A recent online article about Warehouse 13, an original series on the Syfy channel, noted that about half of the show’s viewers are women. More than that, the network and the show’s writers are intentionally targeting a female audience, and it’s made Warehouse 13 one of the channel’s most successful creations. Where a lot of other shows have tried and failed, Warehouse 13 is getting it right. Here’s why.
At first blush, Warehouse 13 might not seem like a show particularly aimed at fangirls. The premise is simple: a super-secret unit within the Secret Service (as opposed to the FBI in The X-Files) safeguards a warehouse of mysterious artifacts with magical powers (shamelessly cribbing from the end of Raiders of the Lost Ark), and each week the team tracks down another item for the collection. The spirit is good clean fun: although the show has its serious moments, the tone leans toward campy – more Castle or Eureka than CSI or Battlestar Galactica.
But that’s not what makes the show so well suited for female fans. Instead, it’s the way the writers choose to tell the story of the characters and the plotlines they inhabit. In many shows, it’s the setting and the premise that drives the show, and the characters are just there to take us along for the ride. In Warehouse 13, the characters are driving the show, and the setting and premise are just the context in which these character interactions occur.
At the core of the show is friendship. The lead protagonists, Pete and Myka, aren’t just mission partners, they’re good friends. Their teamwork begins with the obligatory skeptical standoffishness, but they quickly fall into a pattern of cooperation and witty banter. Although their boss Artie maintained his grumpy grizzled mentor routine far longer, by the end of season two we’re far beyond grudging respect and into real friendship. The same is true of youthful Claudia, who at first is only out to prove herself but winds up a full member of the team.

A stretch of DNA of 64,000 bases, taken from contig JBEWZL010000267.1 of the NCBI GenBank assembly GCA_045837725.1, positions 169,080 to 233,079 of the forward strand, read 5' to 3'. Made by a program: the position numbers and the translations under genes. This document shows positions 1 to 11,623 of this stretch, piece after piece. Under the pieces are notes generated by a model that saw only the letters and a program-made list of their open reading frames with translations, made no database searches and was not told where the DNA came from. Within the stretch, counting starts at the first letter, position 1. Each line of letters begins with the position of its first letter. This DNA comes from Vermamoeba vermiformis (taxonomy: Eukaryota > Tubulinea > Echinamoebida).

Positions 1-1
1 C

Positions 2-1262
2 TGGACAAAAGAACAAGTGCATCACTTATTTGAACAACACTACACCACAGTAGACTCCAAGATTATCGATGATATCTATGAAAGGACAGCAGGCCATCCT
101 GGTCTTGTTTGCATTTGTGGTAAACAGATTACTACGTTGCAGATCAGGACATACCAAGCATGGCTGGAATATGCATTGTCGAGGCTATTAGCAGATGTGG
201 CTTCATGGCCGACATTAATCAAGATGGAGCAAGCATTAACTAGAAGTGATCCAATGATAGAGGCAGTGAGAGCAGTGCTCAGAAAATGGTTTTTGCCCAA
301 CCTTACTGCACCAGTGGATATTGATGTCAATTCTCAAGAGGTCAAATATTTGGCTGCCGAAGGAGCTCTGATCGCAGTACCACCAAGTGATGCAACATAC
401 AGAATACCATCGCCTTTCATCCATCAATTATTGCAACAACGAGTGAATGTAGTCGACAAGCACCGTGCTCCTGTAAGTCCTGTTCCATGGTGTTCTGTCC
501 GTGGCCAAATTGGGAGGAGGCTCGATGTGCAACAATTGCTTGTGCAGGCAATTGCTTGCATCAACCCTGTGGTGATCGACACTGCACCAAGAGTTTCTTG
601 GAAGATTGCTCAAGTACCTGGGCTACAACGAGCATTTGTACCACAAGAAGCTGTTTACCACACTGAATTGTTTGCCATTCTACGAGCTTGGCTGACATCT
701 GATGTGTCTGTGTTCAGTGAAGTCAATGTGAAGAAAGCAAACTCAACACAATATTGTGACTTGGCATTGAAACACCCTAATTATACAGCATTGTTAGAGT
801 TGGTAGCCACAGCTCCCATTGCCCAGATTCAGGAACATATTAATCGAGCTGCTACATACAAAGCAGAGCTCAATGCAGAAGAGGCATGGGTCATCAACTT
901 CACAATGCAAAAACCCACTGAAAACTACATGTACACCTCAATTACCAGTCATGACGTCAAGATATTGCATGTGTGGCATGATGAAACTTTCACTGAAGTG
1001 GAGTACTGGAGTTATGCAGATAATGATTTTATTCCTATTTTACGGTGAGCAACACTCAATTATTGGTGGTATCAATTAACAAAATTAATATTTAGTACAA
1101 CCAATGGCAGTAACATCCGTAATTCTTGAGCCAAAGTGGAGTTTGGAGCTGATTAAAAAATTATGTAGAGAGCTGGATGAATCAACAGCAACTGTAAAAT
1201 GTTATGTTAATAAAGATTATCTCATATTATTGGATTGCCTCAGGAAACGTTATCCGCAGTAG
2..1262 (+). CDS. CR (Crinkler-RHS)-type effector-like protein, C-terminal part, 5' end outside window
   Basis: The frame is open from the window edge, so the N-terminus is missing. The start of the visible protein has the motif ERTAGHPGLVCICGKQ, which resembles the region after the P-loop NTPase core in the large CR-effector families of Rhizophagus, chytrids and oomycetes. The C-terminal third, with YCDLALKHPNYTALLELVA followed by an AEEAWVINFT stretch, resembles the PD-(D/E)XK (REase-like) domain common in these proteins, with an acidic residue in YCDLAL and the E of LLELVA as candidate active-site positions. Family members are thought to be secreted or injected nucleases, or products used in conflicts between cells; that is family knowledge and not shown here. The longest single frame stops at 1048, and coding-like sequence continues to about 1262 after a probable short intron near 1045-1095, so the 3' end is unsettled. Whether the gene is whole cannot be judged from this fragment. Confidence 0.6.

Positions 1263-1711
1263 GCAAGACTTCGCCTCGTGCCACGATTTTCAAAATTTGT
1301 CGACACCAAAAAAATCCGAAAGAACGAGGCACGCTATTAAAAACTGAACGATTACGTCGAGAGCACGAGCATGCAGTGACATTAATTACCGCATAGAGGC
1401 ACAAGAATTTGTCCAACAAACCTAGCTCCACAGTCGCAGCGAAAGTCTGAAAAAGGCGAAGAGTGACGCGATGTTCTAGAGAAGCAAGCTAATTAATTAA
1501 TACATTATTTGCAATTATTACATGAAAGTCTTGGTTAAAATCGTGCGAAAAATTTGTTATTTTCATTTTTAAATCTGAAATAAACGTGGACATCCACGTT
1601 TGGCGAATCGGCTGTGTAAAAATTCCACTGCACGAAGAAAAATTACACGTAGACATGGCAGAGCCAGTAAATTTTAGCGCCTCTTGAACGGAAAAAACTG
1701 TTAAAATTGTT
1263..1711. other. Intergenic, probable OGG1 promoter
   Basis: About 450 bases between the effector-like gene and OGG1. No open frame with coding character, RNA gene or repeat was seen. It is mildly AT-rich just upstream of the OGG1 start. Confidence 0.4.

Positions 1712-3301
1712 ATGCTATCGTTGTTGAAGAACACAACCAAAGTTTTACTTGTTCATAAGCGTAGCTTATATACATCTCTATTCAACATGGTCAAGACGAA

The writers have included a healthy dose of romance, as well, yet have studiously avoided bogging down the Pete-Myka teamwork with much sexual tension. It’s there, of course, but it’s kept in the background. Recently, Pete had an extended romance plotline with a veterinarian. Claudia experienced the full range of emotions in young love with her own outside-the-warehouse paramour. Even Artie got a bit of romance of his own with an old friend.
During season two, the show did something particularly interesting: added another strong-willed, intriguing female character with questionable motivations and an unclear agenda. Helena might be a villain, or an ally, or just out for herself – and for quite some time the audience was left wondering and speculating. By contrast, the first main foil for Pete, Myka, and Artie was Artie’s former friend, now nemesis, MacPherson, a man who came off as basically straightforwardly a bad guy. It’s not that common in TV or the movies to find a female foil with so much more depth than the male one.
Finally, Warehouse 13 usually fits the Brownie Sundae theory: it gives you a good fun hour of television that leaves you glad you watched and with a smile on your face. Perhaps the last few minutes of season two might not exactly qualify – but given its track record, I bet the show will give us many more delicious treats in season three.
“Secret Santa”, a special holiday episode of Warehouse 13, premieres tonight at 10pm Eastern on Syfy. Look for season three to begin in the summer of 2011. (Season one is available now on DVD; season two ended in September, and its DVD release date has not yet been announced.)